Land movement times
Land movement time is the number of days required for a land unit to move to another province. Note that the province a land unit is currently in has no effect on its movement time, except that boarding is faster from a port given port access.
Single-Province Move Time
|Crossing a river||+5.0||+7.5||+10.0|
|Crossing a strait||+10.0||+15.0||+20.0|
A single-province move is a move from a province to an adjacent province. To calculate a land unit's movement time, use the following procedure:
- look up the basic movement time in the table to the right, according to the terrain in the destination province. An army moves at the speed of its slowest unit type. Note that infantry move times are always 1.5 that of cavalry, and artillery is twice that of cavalry.
- add to the movement time extra time to cross water (a river or strait), again according to the table to the right.
- divide by 2, if you are unloading troops to a port province controlled by you and no enemy is present there.
- divide by 2, if you are boarding ships in a fast northern sea zone.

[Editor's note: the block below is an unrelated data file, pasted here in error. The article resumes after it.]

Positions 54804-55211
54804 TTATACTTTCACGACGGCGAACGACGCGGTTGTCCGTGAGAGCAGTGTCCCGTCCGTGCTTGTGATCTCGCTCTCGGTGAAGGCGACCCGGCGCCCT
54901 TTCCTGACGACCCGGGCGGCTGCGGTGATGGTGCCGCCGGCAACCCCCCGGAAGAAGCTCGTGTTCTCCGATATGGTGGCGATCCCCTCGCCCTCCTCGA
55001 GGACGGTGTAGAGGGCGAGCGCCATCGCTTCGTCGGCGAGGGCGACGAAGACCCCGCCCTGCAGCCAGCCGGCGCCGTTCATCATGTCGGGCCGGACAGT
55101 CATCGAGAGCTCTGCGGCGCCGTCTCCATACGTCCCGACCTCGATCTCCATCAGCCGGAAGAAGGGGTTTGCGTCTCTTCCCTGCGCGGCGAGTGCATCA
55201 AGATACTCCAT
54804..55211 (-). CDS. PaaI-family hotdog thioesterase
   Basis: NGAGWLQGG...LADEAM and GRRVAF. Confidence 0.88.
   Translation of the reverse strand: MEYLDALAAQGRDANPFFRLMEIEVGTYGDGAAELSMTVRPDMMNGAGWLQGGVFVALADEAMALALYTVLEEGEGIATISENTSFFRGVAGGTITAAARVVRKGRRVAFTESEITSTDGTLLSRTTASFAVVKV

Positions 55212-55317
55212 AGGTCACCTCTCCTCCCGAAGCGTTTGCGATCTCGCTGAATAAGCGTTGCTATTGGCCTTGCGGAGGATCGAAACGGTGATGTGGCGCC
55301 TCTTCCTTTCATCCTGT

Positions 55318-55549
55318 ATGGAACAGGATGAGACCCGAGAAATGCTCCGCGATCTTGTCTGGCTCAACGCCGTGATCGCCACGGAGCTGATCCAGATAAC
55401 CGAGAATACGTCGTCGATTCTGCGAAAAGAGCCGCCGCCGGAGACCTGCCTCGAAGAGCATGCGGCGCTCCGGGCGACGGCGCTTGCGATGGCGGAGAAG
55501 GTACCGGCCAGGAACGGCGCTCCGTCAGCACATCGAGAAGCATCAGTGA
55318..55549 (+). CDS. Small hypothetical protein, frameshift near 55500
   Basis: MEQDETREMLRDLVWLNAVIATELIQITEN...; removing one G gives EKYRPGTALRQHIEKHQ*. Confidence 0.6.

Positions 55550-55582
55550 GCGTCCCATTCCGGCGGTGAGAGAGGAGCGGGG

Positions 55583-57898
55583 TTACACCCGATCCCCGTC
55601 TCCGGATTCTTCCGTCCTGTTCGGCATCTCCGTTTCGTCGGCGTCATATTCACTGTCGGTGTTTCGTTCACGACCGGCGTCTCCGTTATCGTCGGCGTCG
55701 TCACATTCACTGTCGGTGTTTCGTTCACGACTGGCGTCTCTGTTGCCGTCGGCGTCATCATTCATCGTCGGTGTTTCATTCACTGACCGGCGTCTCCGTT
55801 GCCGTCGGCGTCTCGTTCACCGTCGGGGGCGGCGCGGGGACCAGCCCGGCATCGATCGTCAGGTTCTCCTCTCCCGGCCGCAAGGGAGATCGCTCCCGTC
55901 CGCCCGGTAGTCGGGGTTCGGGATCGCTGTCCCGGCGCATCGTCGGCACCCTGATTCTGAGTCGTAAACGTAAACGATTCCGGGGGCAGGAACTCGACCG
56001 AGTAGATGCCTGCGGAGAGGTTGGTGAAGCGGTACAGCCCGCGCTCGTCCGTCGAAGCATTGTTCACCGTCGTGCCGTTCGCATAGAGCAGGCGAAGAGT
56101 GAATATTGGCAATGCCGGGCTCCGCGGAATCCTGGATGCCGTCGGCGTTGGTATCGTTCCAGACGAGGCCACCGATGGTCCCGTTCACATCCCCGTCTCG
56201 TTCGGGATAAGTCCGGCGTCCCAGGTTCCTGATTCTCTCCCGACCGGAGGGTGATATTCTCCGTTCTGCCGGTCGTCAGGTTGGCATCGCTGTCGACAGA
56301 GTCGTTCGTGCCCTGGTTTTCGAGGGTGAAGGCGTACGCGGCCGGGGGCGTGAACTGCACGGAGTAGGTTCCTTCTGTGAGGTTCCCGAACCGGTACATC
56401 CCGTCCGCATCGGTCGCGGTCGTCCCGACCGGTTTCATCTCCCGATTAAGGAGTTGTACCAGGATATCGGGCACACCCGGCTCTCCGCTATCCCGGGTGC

- multiply by 2, if you are boarding ships and do not have port access.
- multiply by 2, if the destination province is in Africa, Tibet, northern Canada, Alaska, Kamchatka, Greenland.
- multiply by 3, if the province you are moving to is terra incognita and you have an conquistador (multiply by 6, if you don't have a conquistador). This step provides an approximation. Actual exploration time may depend on movement ability of leader.
Finally, for single-province moves only:
- truncate the result to get an integer.
A multiple-province move is a move in which a unit moves through at least one province. The time required for multiple province moves is computed much the same as that for a series of single-province moves. However, the final truncation only happens for the total time required for the complete movement. Thus, it is possible to slightly speed up land movement in some types of terrain, simply by ordering a unit to move first to province A, and then (when it arrives) to province B, instead of ordering a two-province move A then B.
For example, consider a situation where you want to move a pure cavalry unit through a mountain province to a desert province. If you give the unit a single order, the total time required will be 17.5 days plus 12.5 days, equals 30 days total. So, the move requires a full month, meaning it cannot be done without movement attrition. But if you do the move first ordering the cavalry to the mountains, that move takes just 17 days. And a subsequent move to the desert takes 12 days. So the move when broken down takes just 29 days.